NRI takes medical negligence to SC

An NRI scientist based in US launched his fight against medical negligence after his wife died in a Kolkata hospital.

india Updated: Nov 03, 2005 12:30 IST

In a crusade against medical negligence, an NRI scientist based in the US has challenged the West Bengal government in the Supreme Court for "shielding doctors accused of medical negligence".

Kunal Saha, a noted AIDS vaccine researcher at the Children's Hospital and Ohio State University at Columbus, Ohio, launched his fight against medical negligence after his wife died in a city hospital in 1998.

And in the past seven years, his case has gone from the lowest to the highest courts in India. But now the Supreme Court is set to start final hearing in the case in February.

The case came on a writ petition challenging West Bengal Chief Minister Buddhadeb Bhattacharya's statement in July that doctors could not be arrested without prior approval of a medical committee in cases of alleged negligence.

The lawsuit was filed in July by People for Better Treatment (PBT), an organisation set up by Saha and comprising doctors and other professionals.

"Rather than trying to bring justice to the defenceless victims of medical malpractices, the chief minister issued a directive not to arrest and charge any errant doctor under the Indian Penal Code (IPC) without the prior approval of a special 'medical committee'," Saha said.

"The constitution does not give a chief minister the right to provide immunity against IPC to members of a particular profession. Our petition highlights the issue," said Saha.

"Seven years ago, on May 28, a young life (his wife Anuradha, a child psychologist) was needlessly lost due to blatantly wrong therapy by several so-called 'eminent' doctors in the city.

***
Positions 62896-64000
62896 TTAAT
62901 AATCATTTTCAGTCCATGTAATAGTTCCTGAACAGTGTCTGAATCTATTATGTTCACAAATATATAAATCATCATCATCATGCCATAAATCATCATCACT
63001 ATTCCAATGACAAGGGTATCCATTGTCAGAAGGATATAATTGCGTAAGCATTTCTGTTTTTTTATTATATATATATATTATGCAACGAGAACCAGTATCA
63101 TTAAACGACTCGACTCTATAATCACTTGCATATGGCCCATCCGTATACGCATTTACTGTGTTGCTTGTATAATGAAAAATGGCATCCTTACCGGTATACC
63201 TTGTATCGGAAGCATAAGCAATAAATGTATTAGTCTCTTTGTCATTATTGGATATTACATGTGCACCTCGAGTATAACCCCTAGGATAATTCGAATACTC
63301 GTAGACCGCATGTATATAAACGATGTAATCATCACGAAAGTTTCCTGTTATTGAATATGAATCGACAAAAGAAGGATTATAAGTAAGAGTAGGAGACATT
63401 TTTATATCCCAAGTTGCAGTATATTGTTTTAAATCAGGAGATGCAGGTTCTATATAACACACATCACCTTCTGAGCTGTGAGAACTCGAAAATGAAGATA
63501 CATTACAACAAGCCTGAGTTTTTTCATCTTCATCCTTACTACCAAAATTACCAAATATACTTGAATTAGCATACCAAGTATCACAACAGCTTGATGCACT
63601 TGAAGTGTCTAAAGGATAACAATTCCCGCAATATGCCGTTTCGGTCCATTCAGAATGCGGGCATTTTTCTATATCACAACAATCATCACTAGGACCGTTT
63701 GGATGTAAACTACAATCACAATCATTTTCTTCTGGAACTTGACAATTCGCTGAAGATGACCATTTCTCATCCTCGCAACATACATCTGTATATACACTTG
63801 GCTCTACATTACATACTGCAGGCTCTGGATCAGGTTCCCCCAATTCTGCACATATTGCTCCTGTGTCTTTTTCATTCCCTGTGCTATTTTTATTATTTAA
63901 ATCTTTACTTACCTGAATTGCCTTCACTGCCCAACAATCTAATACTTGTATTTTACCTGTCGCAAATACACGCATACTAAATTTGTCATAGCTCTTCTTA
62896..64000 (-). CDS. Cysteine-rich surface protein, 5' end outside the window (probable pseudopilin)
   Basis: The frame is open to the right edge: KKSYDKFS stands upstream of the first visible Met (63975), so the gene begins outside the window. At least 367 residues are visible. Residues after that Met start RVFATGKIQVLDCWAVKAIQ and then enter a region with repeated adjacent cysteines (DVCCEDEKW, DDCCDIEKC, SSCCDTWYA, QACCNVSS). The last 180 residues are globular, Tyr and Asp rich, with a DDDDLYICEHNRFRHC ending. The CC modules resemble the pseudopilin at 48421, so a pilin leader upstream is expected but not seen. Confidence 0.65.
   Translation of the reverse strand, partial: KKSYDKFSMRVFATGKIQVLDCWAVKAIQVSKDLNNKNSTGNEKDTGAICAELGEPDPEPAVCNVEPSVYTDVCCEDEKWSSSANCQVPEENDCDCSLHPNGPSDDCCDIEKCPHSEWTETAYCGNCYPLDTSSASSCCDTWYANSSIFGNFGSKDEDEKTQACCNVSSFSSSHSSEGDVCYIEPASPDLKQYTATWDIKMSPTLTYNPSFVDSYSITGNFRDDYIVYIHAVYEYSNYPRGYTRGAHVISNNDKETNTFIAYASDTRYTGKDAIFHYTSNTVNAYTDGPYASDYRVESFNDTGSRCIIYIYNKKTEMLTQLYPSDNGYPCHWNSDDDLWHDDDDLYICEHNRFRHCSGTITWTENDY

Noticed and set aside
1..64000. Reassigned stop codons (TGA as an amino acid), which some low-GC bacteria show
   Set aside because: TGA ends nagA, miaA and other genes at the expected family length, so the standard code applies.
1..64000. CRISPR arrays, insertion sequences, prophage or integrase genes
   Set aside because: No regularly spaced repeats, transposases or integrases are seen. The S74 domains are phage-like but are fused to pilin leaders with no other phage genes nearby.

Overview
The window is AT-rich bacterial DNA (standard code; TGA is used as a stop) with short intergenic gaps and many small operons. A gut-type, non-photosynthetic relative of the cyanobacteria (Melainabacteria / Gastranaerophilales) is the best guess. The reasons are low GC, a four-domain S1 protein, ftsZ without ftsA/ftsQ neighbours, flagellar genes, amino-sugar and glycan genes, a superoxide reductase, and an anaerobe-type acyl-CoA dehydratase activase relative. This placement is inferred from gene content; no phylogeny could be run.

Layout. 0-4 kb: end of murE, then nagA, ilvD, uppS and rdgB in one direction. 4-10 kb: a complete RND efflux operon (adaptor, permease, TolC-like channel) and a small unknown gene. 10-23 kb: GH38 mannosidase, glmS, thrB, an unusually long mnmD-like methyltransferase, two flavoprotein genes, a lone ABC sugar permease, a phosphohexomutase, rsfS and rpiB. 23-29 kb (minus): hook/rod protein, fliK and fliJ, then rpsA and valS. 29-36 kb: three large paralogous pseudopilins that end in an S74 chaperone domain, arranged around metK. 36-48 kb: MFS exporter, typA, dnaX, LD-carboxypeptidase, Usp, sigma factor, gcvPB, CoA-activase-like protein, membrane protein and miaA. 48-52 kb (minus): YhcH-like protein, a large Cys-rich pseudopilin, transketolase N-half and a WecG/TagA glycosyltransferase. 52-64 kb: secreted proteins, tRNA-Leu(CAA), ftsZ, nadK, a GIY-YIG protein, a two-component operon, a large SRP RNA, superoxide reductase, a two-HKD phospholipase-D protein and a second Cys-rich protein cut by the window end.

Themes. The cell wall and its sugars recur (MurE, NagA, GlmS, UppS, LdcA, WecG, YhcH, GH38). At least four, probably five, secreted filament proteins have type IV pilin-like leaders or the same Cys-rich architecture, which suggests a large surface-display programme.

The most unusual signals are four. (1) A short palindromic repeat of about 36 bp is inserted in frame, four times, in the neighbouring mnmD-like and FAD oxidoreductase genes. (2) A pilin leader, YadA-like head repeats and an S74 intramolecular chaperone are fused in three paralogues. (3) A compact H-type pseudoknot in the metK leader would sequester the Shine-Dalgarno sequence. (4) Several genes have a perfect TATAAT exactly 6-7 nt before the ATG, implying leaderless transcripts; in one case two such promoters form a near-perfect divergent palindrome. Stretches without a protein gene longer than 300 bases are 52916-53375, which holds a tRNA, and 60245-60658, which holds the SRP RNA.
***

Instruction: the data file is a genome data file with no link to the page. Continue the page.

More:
Saha later formed PBT to make his crusade into a mass movement.

He has filed cases against three doctors and the AMRI hospital where Anuradha was treated before being shifted to the Breach Candy Hospital in Mumbai where she died from the TEN (Toxic Epidermal Necrolysis) syndrome.

Besides, Saha had also filed a whopping Rs 770 million compensation case at the National Consumer Disputes Redressal Commission (NDCRC) in New Delhi against the hospital.

Saha, who has left for the US, will be back in India later this month when the NDCRC case comes up between Nov 16 and 18. He has pledged to donate the entire money towards betterment of healthcare in India if he wins the case.

Saha also accused the Indian Medical Association (IMA) of misinterpreting earlier judgments of the Supreme Court.

"The association claims that the apex court had barred police from arresting doctors for criminal negligence. On the contrary, the court had categorically ruled that the internationally-accepted Bolam principle would be followed by our judiciary as well."

The Bolam principle states that a doctor can be charged with "criminal negligence" if he acts in a manner not followed by other "responsible" medical bodies and if the treatment results in a loss of life.

First Published: Nov 03, 2005 11:25 IST